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May 18, 1933 |
Sturgis, South Dakota
|April 15, 1958, for the Cleveland Indians|
|Last MLB appearance|
|September 27, 1967, for the Minnesota Twins|
|Runs batted in||113|
Carroll William Hardy (born May 18, 1933) is a former outfielder in Major League Baseball who played for the Cleveland Indians (1958–1960), Boston Red Sox (1960–1962), Houston Colt .45s (1963–1964) and Minnesota Twins (1967). He batted and threw right-handed.
Hardy attended the University of Colorado from 1951 to 1955, where he lettered in football, baseball and track. He was all-Big Seven Conference as a halfback, running from a single-wing formation under head coach Dallas Ward, and All-Conference in baseball under head coach Frank Prentup.
A third-round pick in the 1955 NFL Draft, Hardy chose baseball over football after one year in the National Football League (NFL). He caught 12 passes—four for touchdowns— while he played halfback with the San Francisco 49ers in 1955, but his biggest claim to fame will always be related to baseball, even though he was named the Hula Bowl MVP that year.
Major League Baseball
Most die-hard baseball fans know that Hardy has the honor of being the only player ever to pinch-hit for Ted Williams, but few people know that Hardy's pinch-hit resume goes well beyond this claim to trivia immortality. He then became the only player to pinch-hit for Carl Yastrzemski, Williams' replacement in left field. He also pinch hit for Roger Maris.
Hardy spent two seasons, 1957–58, with the Indians farm team, the San Diego Padres, which was owned at the time by C. Arnholt Smith, founder and owner of San Diego's U.S. National Bank. A reserve for the majority of his career, he debuted with the Cleveland Indians in the 1958 season. On May 18, celebrating his 25th birthday, he pinch-hit for Roger Maris and belted his first major league home run, a three-run blast off Billy Pierce, to lead Cleveland to a 7–4 victory over the Chicago White Sox.
Late in the 1960 season, Hardy was on the bench for the Boston Red Sox. Ted Williams, in the final days of his Hall of Fame career, fouled a ball off his foot in the first inning of a game on September 20. After he limped off the field, Hardy finished the at bat for him, becoming the only player ever to do so. Hardy lined into a double play.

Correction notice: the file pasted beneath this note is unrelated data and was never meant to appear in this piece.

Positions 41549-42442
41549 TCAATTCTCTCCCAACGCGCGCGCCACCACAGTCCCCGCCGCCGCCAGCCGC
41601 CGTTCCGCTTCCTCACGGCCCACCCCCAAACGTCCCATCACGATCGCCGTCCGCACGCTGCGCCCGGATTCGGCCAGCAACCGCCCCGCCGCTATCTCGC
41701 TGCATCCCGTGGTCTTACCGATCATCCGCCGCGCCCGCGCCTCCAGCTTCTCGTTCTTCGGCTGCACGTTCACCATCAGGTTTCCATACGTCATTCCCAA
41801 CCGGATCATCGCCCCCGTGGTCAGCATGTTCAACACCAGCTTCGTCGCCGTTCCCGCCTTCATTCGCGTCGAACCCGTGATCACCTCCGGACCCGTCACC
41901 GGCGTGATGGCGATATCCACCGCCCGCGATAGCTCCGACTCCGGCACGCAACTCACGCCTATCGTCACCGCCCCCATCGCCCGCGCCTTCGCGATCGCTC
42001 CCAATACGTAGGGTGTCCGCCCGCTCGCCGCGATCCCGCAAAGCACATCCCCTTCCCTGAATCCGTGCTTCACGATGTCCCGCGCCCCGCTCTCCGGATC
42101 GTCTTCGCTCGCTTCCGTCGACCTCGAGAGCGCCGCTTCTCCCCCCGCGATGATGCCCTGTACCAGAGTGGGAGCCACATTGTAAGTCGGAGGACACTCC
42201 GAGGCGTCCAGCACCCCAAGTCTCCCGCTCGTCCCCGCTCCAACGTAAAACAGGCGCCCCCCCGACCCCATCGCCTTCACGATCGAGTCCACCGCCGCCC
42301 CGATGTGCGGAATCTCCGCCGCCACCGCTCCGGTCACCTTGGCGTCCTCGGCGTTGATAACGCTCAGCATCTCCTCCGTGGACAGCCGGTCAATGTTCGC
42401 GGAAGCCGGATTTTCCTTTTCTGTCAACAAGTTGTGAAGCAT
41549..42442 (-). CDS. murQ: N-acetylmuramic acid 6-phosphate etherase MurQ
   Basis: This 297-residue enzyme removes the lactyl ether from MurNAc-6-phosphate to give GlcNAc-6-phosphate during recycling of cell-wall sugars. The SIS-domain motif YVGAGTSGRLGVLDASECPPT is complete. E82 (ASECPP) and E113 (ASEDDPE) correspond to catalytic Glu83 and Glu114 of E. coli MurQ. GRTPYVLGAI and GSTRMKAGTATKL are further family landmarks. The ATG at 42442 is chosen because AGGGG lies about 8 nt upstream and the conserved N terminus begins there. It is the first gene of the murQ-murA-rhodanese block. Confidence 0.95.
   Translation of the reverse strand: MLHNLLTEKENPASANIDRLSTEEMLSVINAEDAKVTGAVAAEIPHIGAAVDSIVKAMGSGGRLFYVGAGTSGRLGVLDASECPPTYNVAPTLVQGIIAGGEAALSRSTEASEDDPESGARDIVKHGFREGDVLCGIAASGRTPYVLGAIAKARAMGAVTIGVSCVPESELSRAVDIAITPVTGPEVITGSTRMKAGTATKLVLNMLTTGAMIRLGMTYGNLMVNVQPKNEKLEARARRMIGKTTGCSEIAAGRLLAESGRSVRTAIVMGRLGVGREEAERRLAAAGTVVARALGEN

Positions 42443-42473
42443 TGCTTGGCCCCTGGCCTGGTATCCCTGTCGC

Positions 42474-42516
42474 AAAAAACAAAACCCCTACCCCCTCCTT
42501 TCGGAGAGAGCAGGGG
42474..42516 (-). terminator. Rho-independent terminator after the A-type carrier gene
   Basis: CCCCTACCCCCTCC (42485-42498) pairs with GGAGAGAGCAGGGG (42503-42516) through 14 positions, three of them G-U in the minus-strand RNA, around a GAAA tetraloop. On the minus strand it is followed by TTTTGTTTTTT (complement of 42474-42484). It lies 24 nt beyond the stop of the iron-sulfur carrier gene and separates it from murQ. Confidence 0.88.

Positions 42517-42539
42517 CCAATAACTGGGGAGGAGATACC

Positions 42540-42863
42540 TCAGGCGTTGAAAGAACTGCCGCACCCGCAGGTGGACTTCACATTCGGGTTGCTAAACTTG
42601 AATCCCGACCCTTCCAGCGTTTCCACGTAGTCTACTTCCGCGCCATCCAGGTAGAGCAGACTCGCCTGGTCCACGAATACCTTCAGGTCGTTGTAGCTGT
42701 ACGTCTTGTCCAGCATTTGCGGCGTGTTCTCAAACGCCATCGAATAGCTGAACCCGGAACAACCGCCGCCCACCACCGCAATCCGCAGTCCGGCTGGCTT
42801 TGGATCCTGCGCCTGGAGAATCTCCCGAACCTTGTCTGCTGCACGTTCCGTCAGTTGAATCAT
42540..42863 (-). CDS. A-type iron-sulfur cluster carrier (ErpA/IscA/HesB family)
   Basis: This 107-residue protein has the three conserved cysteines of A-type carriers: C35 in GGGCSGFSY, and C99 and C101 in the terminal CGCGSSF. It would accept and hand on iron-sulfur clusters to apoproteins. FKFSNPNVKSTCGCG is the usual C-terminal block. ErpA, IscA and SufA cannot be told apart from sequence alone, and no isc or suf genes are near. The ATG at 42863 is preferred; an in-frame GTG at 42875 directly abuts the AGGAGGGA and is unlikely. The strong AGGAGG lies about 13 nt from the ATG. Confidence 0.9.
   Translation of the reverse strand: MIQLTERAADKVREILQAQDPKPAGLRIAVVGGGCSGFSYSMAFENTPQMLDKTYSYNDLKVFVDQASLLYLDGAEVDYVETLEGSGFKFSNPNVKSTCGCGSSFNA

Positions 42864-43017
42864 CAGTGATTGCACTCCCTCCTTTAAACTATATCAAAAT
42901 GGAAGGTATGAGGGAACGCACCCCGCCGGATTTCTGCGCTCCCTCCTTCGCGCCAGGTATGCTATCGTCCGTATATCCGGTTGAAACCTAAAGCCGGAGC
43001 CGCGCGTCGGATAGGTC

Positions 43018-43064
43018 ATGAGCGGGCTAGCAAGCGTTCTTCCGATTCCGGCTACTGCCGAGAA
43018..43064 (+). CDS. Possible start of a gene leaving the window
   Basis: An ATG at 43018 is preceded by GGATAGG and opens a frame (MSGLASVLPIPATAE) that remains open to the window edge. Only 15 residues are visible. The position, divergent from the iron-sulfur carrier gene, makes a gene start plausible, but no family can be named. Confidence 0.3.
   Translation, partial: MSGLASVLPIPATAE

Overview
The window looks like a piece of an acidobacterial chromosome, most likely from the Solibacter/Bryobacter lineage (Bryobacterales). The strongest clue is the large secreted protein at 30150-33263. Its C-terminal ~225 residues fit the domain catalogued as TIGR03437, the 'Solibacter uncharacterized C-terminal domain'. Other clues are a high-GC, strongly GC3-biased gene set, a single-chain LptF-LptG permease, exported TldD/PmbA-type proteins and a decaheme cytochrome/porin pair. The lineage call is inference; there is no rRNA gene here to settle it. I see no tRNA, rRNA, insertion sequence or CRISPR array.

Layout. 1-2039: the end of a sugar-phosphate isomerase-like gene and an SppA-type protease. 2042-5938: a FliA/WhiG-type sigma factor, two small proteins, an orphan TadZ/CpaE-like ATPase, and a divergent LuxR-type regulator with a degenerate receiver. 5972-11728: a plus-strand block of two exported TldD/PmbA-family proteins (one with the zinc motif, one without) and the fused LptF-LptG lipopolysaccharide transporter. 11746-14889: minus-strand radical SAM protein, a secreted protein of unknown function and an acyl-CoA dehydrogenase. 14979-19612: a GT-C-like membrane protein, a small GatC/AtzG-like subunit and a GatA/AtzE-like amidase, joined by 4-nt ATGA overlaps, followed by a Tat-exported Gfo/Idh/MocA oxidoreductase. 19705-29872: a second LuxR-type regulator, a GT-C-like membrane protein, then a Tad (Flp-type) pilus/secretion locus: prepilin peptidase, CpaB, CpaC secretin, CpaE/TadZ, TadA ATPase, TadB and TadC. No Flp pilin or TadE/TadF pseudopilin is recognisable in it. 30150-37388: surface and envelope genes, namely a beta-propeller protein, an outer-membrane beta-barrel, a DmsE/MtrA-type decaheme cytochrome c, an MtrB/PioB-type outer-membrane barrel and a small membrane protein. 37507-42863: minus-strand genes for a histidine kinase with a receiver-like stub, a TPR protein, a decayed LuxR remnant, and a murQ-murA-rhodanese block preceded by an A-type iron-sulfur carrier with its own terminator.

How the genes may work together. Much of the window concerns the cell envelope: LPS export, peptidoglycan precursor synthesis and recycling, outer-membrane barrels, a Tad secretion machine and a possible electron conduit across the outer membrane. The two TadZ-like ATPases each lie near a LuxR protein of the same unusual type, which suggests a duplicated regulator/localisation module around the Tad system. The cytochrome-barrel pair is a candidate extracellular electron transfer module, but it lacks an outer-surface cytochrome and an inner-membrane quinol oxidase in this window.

On September 28 at Fenway Park, in his final major league appearance, Williams hit his 521st and last home run against Jack Fisher of the Baltimore Orioles. In the ninth inning, he was replaced by Hardy in left field. "They booed me all the way out and cheered him all the way in", Hardy later remembered. Then, on May 31, 1961, Hardy pinch-hit for rookie Carl Yastrzemski, making him the only player in major league history to go in for both future Hall of Famers.
Hardy saw most action in 1962, posting career-highs in games (115), at-bats (362), hits (78), runs, home runs (eight) and runs batted in (36), but hit for just a .215 average. On April 11, Hardy enjoyed another career highlight at Fenway Park, when he broke up a scoreless pitching duel between Ron Taylor of Cleveland and Bill Monbouquette of the Red Sox, hitting a 12th-inning, walk-off grand slam for a 4–0 Boston victory over the Indians.
On December 10, 1962, Hardy was traded to the Houston Colt .45s for another outfielder, Dick Williams. Williams would eventually become Boston's manager, lead them to the 1967 American League pennant, and forge a Hall of Fame career as a manager.
Hardy spent most of the rest of his playing career at the Triple-A level, with brief appearances for Houston and Minnesota. On the last day of the 1967 season, the Twins lost a chance to clinch the American League pennant, losing to the Red Sox, 6-2, in Fenway Park. With two outs in the 9th inning, Rich Rollins pinch hit for catcher Russ Nixon and popped out to Rico Petrocelli for the last out of the game. Had Rollins reached base, Hardy would have pinch hit for Twins pitcher Mudcat Grant. Hardy managed in the Twins' farm system at the Class A level in 1968.
In an eight-season career, Hardy was a .225 hitter with 17 home runs and 113 RBI in 433 games.
With his baseball career behind him, Hardy worked for 20 years in the Denver Broncos' front office. As a player personnel director, he was the key figure in building what eventually became the Orange Crush Defense in the 1970s. He was also part of the Broncos when they went to Super Bowl XII in 1977. Currently, he works for Steamboat Springs, Colorado.
- Roger Maris: Baseball's Reluctant Hero, p. 96, Tom Clavin and Danny Peary, Touchstone Books, Published by Simon & Schuster, New York, 2010, ISBN 978-1-4165-8928-0
- Pellowski, Michael J. (2007). The Little Giant Book of Baseball Facts. United States: Sterling Publishing Co. p. 352. ISBN 9781402742736.